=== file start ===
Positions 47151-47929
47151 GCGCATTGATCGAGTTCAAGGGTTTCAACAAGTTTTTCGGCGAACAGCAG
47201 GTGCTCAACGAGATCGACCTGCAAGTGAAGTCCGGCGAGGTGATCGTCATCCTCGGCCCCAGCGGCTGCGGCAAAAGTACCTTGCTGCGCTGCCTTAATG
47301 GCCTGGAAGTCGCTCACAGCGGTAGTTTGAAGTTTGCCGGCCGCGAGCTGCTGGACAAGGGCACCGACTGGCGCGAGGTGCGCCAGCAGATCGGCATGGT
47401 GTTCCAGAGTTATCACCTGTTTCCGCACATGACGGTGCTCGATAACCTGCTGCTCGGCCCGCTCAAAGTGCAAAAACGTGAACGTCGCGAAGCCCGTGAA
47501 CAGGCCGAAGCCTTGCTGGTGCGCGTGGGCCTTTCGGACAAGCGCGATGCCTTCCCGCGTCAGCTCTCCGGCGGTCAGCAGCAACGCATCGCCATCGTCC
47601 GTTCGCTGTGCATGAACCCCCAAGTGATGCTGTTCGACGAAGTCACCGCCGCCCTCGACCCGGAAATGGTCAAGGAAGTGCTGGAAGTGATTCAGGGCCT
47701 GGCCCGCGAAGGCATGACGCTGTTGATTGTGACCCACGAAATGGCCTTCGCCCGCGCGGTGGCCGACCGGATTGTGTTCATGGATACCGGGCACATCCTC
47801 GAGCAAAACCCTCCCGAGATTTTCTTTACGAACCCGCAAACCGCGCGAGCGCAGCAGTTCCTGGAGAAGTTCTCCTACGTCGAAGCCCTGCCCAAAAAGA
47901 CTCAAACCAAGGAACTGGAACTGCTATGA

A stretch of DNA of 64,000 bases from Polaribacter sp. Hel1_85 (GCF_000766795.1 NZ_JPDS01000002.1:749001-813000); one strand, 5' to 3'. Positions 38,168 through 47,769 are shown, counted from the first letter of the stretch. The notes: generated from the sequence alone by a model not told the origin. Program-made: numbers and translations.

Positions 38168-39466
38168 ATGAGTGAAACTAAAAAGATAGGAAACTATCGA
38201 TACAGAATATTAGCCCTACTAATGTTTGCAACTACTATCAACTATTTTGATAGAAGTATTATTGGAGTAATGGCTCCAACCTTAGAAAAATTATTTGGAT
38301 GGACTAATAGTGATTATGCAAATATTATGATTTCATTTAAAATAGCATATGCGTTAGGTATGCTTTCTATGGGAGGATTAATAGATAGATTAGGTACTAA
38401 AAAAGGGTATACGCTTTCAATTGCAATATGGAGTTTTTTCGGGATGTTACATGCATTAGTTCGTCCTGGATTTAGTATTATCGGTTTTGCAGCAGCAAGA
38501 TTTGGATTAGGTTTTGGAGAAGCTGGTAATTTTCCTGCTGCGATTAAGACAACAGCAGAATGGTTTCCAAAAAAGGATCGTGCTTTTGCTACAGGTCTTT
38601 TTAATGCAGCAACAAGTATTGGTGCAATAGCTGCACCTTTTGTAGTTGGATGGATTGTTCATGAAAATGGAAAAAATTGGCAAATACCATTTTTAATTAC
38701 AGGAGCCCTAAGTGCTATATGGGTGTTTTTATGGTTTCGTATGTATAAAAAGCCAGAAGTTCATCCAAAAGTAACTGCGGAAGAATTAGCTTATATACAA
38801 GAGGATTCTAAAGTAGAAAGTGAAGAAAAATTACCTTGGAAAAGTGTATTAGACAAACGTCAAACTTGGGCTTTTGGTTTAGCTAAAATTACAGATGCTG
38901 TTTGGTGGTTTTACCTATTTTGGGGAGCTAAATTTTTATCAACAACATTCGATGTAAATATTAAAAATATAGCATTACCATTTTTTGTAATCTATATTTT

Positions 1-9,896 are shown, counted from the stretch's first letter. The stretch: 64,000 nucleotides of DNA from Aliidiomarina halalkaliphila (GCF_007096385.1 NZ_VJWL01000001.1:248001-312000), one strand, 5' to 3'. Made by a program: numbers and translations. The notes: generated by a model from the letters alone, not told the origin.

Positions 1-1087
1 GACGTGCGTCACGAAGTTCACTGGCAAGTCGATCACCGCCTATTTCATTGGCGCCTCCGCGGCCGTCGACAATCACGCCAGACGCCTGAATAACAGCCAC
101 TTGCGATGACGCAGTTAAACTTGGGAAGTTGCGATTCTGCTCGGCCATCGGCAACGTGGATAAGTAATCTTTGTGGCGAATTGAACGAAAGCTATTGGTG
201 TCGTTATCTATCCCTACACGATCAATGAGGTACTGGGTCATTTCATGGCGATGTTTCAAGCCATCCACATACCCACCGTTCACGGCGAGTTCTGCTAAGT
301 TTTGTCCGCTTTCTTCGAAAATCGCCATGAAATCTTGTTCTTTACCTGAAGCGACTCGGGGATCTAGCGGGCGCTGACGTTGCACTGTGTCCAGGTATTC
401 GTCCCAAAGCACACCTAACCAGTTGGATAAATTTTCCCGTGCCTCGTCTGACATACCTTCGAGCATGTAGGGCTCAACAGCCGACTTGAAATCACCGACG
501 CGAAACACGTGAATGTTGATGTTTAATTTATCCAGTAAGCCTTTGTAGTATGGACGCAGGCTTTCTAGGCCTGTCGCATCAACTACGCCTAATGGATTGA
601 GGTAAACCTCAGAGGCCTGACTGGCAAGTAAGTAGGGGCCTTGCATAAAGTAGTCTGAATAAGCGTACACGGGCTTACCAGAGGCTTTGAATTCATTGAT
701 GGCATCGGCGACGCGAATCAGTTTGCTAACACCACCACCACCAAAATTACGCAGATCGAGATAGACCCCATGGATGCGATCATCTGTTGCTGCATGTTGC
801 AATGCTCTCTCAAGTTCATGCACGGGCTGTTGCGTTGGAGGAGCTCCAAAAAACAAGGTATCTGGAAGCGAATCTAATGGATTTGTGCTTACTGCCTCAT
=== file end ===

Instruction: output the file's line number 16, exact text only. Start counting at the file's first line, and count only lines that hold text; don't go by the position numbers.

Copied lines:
38401 AAAAGGGTATACGCTTTCAATTGCAATATGGAGTTTTTTCGGGATGTTACATGCATTAGTTCGTCCTGGATTTAGTATTATCGGTTTTGCAGCAGCAAGA